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Clarity chart as of 4 PM 1/25/15
@Easton 1.5 feet
@Cle Elum 2.5 feet
@Ellensburg 2 feet
@Umtanum 1 foot

The river is dropping and clearing quickly
The river is out of shape….11,000 foot snow level, WOW! We will keep you updated as conditions change….


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The rivers are dropping into shape currently.  They should stay that way for the remainder of the week based on the weather forecast.  Both the nymph and the swing have been productive recently.  The fishing has been fabulous….like a broken record.

Three Bucket Bouncers;
In Back)  Black and Blue
Middle) Olive and Crawfish Orange
In Front) Pink, Chartruese and olive


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As of 2 PM today clarity was as follows;

Lower Canyon – 6 inches of vis
Farmlands – 1 foot of vis
Upper Flatlands (Above Cle Elum) – 1.5 feet of vis

We expect the clarity to change for the better, rather quickly over the next 48 hours.  Prior to the rise in river flows and loss of clarity the fishing was fantastic.  Like a broken record for 25 years;  Nymphing a single stonefly or a stonefly and dropper have both been very effective.  Droppers include, San Juan worms etc etc etc.

People don’t realize the simplicity of this time of year…. Food sources are limited for the trout, so there is not a lot of guessing as to what the ‘FARE’ is.  The water is generally low and well defined.  These aforementioned statistics equate to statistically good fishing.

The streamer game can be a lot of work but can pay off in big dividends. Below are a few sparkle minnow patterns that have proved effective! We have plenty of them in the shop!

Sparkle Minnows
Recent fish for Langer



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The Yakima river was up and down with big water occurrences that  added to the inconsistencies;   However the trout are in great shape and with these consistent waters we have experienced over the last 4-5 days, the fishing has been great.
Stonefly Nymphs, San Juans, General Attractor Nymphs

Here is a pattern to tie in preparation  for the adult action that could start as early as late February!


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Tip of the week

Fish where the fish are.  Remember, winter steelhead move a lot!  Far more than there summer counterpart .

These are general statements…

Sometimes playing the water is half the battle. When the river has been dropping and clearing for ‘awhile’, fish the hole.  If the river is ‘fresh’ on the drop or rise, fish the heads and tails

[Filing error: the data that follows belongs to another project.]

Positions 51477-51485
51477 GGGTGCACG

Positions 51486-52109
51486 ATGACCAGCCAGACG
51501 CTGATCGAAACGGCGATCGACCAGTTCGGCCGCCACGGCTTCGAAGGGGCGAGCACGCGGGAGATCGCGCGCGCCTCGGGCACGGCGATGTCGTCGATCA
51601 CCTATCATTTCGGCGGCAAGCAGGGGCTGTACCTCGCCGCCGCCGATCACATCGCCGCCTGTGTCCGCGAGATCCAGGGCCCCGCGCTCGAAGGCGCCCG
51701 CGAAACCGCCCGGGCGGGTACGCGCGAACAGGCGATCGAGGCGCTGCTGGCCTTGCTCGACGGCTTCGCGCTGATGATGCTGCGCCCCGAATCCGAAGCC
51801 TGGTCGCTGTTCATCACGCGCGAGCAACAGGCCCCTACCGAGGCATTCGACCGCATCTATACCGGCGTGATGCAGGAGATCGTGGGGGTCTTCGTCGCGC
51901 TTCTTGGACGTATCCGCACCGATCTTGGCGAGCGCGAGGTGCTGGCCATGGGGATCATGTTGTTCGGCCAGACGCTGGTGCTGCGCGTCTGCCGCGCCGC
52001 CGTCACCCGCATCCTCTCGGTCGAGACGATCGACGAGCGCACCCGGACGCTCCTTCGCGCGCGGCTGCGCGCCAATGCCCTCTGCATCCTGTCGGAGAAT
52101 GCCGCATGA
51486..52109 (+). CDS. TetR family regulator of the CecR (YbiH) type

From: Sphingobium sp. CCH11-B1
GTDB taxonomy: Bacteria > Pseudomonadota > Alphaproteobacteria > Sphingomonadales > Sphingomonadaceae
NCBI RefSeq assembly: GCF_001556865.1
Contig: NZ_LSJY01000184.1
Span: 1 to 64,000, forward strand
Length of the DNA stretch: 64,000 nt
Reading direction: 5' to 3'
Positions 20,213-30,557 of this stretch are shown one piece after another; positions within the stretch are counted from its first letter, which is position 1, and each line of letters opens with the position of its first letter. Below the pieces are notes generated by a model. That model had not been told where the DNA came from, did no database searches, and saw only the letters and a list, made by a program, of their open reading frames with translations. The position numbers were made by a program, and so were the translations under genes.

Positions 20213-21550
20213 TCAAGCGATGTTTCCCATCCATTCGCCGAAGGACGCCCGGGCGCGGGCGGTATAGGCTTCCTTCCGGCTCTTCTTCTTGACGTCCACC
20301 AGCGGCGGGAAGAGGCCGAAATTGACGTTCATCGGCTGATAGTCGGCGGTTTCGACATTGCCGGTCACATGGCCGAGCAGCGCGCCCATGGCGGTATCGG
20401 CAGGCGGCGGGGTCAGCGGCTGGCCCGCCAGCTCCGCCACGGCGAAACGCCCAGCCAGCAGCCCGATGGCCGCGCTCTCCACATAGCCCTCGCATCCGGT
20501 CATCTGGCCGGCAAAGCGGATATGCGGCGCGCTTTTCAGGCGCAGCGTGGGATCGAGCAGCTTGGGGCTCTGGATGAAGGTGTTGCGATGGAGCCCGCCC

Weighted flies will help you get down but some of the flies I see now days are waayyyy too heavy. Use the tip to get you down,,,,not HUGE dumbbell eyes on your fly.

Fish the correct terminal gear for the type of water you are fishing.  That means if you need a heavier tip based on depth and flow, put it on. Conversely, if you need a lighter tip, then put it on.  Many of the runs we fish do not require as heavy a tip as you think.  Although getting down is important, SCRAPING bottom the entire time is non-productive.

Depending on the time of day and river pressure;  I would always suggest fishing the run with as light of tip as possible so as to swing the fly into the beach (Early morning and low pressure)

Really big flies catch fish…and they are ‘kinda cool’,  but , BIG isn’t always GOOD.  Remember, fish see far better than we give them credit. I will have to admit,  5 inches of Black and Blue can elicit a serious crush that keeps you coming back for more!  I guess it all depends on the mood of the fish.


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The Upper Flatlands are down to 2200 and definitely ‘fishable’;  From the Teanaway down is ‘OK’ but still 36 hours out to be ‘better’

THE BAETIS MAYFLY-Otherwise known as the Blue Wing Olive or the Tiny Western Olive is a very important hatch on almost all of the Western streams including the Yakima. Depending on water temperatures, Blue Wings can hatch year round on many watersheds. The Yakima Baetis is generally most prolific in the spring and fall, yet they will emerge from late February until December. In fact, early summer mornings it is not uncommon to find trout sipping emerging duns shore side.

Insects tend to be cyclical and over the years the Blue Wing Olive’s of the spring have been less predictable on the Yakima. The spring BWO is generally larger then its summer and fall relatives, topping the scales at almost as large as a #16. As an angler a # 16 Sparkle Dun or Parachute Dun is a great pattern worldwide and here on the Yakima. (BWO Sparkle Parachute Dun Below)

BWO Sparkle Parachute

When the Blue Wings are strong in the spring as they were in 2002, all heck can break loose as the hatch generally coincides with other hatches such as the Skwala, March Brown and even the Caddis. Combine this with the fact that during the early spring the trout’s metabolism is increasing, the fish are pre-spawn and therefore capitalizing on food sources and what you have makes for some great fishing conditions.

Over the years, the peak Blue Wing Olive hatches of the spring season have been that last week of  March.  High water temps for that week over the years have been about 47 degrees.

The glorious fact of the BWO Mayfly or for that matter any other mayfly, is that it is a sitting duck for a trout’s diet. A sitting duck in the springtime is most certainly a great thing for a pre-spawn, increased metabolism Rainbow or Cutthroat trout!